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RE: st: A rose by any other name?


From   "Feiveson, Alan H. (JSC-SK311)" <Alan.H.Feiveson@nasa.gov>
To   <statalist@hsphsun2.harvard.edu>
Subject   RE: st: A rose by any other name?
Date   Wed, 12 Nov 2008 12:41:40 -0600

To be more precise, the proposed model is a gamma density kernel, not a
bonafide gamma density ,which integrates on 1.  Of course in this
context, the function is used to model nonlinear trend, not a
probability distribution of some random variable.

AL F.

-----Original Message-----
From: owner-statalist@hsphsun2.harvard.edu
[mailto:owner-statalist@hsphsun2.harvard.edu] On Behalf Of Jeph Herrin
Sent: Wednesday, November 12, 2008 12:13 PM
To: statalist@hsphsun2.harvard.edu
Subject: Re: st: A rose by any other name?

No, your question was clear, and I didn't think I'd answered it - it
would be interesting to know if it crops up elsewhere in nature. I just
thought giving it a name might help jog things along.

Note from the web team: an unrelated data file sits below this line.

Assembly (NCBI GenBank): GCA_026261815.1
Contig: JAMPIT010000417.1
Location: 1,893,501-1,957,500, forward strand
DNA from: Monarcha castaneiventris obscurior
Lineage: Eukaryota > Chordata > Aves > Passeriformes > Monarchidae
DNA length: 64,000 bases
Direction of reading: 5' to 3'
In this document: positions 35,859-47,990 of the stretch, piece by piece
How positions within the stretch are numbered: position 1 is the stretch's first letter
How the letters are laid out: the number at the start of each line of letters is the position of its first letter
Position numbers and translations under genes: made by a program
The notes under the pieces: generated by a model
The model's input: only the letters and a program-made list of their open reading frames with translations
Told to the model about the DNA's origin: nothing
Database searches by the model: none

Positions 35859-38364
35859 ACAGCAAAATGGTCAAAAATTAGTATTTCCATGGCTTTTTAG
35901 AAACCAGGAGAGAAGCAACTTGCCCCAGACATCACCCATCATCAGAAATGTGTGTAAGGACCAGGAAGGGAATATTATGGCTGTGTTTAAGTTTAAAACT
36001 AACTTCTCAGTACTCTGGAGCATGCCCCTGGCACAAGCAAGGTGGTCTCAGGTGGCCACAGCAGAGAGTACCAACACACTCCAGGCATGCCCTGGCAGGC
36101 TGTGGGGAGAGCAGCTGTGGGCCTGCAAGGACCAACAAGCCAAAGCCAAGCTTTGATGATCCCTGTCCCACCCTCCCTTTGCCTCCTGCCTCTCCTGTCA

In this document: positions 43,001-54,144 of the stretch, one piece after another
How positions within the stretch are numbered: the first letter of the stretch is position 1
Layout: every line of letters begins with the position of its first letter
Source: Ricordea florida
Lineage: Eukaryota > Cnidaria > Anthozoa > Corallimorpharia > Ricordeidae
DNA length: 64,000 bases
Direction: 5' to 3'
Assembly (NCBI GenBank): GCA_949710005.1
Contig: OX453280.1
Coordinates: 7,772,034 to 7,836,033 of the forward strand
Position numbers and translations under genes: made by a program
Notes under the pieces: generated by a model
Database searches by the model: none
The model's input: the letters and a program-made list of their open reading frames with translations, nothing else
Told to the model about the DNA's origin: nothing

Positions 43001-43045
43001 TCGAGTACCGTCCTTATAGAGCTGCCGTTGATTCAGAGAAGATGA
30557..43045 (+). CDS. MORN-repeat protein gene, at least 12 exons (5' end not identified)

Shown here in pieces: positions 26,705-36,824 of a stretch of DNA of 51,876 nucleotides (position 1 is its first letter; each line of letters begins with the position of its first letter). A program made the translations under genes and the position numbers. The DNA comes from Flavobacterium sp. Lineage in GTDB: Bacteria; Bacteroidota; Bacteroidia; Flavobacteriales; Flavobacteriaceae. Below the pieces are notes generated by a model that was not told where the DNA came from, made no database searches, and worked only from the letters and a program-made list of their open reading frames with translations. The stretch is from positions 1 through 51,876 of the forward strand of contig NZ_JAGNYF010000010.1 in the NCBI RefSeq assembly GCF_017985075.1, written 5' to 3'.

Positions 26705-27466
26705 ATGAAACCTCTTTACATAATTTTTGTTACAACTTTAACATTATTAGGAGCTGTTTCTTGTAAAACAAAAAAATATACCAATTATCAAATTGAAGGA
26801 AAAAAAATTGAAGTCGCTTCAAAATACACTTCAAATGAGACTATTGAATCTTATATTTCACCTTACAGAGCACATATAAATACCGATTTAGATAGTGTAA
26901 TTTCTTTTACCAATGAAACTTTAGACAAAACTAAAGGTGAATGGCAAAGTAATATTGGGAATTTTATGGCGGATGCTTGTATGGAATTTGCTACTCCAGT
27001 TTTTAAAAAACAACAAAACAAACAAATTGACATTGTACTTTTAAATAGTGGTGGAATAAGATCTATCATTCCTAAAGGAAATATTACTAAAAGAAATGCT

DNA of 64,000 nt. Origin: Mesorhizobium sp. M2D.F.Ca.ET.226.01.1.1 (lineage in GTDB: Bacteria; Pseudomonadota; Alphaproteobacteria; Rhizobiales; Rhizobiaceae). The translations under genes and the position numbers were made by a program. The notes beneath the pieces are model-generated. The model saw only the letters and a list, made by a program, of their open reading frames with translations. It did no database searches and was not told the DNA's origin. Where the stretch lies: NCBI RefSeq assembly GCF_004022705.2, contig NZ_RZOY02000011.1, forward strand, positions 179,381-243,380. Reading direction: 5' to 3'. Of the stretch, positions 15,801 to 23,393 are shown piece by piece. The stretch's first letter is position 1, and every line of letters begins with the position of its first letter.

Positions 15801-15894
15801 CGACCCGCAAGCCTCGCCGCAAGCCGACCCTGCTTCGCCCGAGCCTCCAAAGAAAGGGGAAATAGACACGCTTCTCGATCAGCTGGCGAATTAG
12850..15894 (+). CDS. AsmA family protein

cheers,
Jeph

Nick Cox wrote:
> Thanks to Al and Jeph for the gamma reminders. I was thinking more of 
> a curve to relate variables, as I should have explained more clearly.
> 
> Nick
> n.j.cox@durham.ac.uk
> 
> Jeph Herrin
> 
> Looks like a gamma distribution g(x,alpha,beta) with alpha=2?
> Ie, in Stata
> 
>   . gen y = (a/sqrt(b))*gammaden(2,sqrt(b),0,x)
> 
> Which doesn't quite answer your question but might lead to further 
> insights by others.
> 
> Nick Cox wrote:
>> In a project just starting I shall be playing with various models 
>> including
>>
>> y = a x exp(-bx)
>>
>> for responses y that are always positive, tend to 0 as x tends to 0
> and
>> as x becomes arbitrarily large, and in between show a hump, i.e. y 
>> increases to a maximum and then decreases.
>>
>> Quadratics with a maximum do not have the desired limiting behaviour
> and
>> go negative somewhere -- even it is outside the observed range. 
>>
>> This model comes from ecology (specifically fisheries science) where
> it
>> is known as the Ricker curve or Ricker model. 
>>
>> Ricker, W.E. 1954. Stock and recruitment. Journal of the Fisheries 
>> Research Board 11: 559-623.
>>
>> This seems too natural a model for its purpose not to crop up
> elsewhere
>> too. I am curious whether people in different sciences recognise it 
>> as something also standard in their field under some other name.
>>
>> Googling with the equation was not helpful. 
>>
>> (There are naturally other candidate models, but this one looks 
>> especially nice.)
> 
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